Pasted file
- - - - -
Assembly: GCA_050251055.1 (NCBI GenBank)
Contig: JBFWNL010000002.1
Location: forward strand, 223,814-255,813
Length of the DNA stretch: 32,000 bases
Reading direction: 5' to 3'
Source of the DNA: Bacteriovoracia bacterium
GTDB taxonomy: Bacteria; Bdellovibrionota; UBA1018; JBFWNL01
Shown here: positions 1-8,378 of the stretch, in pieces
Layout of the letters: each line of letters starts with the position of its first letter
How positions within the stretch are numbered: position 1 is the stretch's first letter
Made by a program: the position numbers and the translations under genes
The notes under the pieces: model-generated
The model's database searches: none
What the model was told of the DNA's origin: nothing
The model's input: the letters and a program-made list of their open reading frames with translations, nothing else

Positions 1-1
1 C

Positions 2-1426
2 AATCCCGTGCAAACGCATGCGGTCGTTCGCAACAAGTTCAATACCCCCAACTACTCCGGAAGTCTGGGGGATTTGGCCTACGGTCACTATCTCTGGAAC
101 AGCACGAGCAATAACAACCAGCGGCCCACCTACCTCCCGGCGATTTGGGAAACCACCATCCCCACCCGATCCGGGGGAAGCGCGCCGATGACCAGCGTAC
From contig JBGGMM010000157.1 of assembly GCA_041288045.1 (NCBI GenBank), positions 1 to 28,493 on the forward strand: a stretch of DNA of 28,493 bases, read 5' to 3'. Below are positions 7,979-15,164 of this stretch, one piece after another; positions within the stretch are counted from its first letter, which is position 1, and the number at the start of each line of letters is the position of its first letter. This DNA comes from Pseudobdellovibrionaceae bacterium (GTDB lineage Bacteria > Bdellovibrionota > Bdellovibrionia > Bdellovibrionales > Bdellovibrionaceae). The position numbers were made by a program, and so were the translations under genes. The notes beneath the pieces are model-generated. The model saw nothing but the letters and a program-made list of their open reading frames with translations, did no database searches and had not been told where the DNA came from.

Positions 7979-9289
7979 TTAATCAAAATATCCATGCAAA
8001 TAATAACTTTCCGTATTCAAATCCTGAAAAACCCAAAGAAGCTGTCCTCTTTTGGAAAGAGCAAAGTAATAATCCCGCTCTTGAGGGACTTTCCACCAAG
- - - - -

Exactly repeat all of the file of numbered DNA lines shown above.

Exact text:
Assembly: GCA_050251055.1 (NCBI GenBank)
Contig: JBFWNL010000002.1
Location: forward strand, 223,814-255,813
Length of the DNA stretch: 32,000 bases
Reading direction: 5' to 3'
Source of the DNA: Bacteriovoracia bacterium
GTDB taxonomy: Bacteria; Bdellovibrionota; UBA1018; JBFWNL01
Shown here: positions 1-8,378 of the stretch, in pieces
Layout of the letters: each line of letters starts with the position of its first letter
How positions within the stretch are numbered: position 1 is the stretch's first letter
Made by a program: the position numbers and the translations under genes
The notes under the pieces: model-generated
The model's database searches: none
What the model was told of the DNA's origin: nothing
The model's input: the letters and a program-made list of their open reading frames with translations, nothing else

Positions 1-1
1 C

Positions 2-1426
2 AATCCCGTGCAAACGCATGCGGTCGTTCGCAACAAGTTCAATACCCCCAACTACTCCGGAAGTCTGGGGGATTTGGCCTACGGTCACTATCTCTGGAAC
101 AGCACGAGCAATAACAACCAGCGGCCCACCTACCTCCCGGCGATTTGGGAAACCACCATCCCCACCCGATCCGGGGGAAGCGCGCCGATGACCAGCGTAC
From contig JBGGMM010000157.1 of assembly GCA_041288045.1 (NCBI GenBank), positions 1 to 28,493 on the forward strand: a stretch of DNA of 28,493 bases, read 5' to 3'. Below are positions 7,979-15,164 of this stretch, one piece after another; positions within the stretch are counted from its first letter, which is position 1, and the number at the start of each line of letters is the position of its first letter. This DNA comes from Pseudobdellovibrionaceae bacterium (GTDB lineage Bacteria > Bdellovibrionota > Bdellovibrionia > Bdellovibrionales > Bdellovibrionaceae). The position numbers were made by a program, and so were the translations under genes. The notes beneath the pieces are model-generated. The model saw nothing but the letters and a program-made list of their open reading frames with translations, did no database searches and had not been told where the DNA came from.

Positions 7979-9289
7979 TTAATCAAAATATCCATGCAAA
8001 TAATAACTTTCCGTATTCAAATCCTGAAAAACCCAAAGAAGCTGTCCTCTTTTGGAAAGAGCAAAGTAATAATCCCGCTCTTGAGGGACTTTCCACCAAG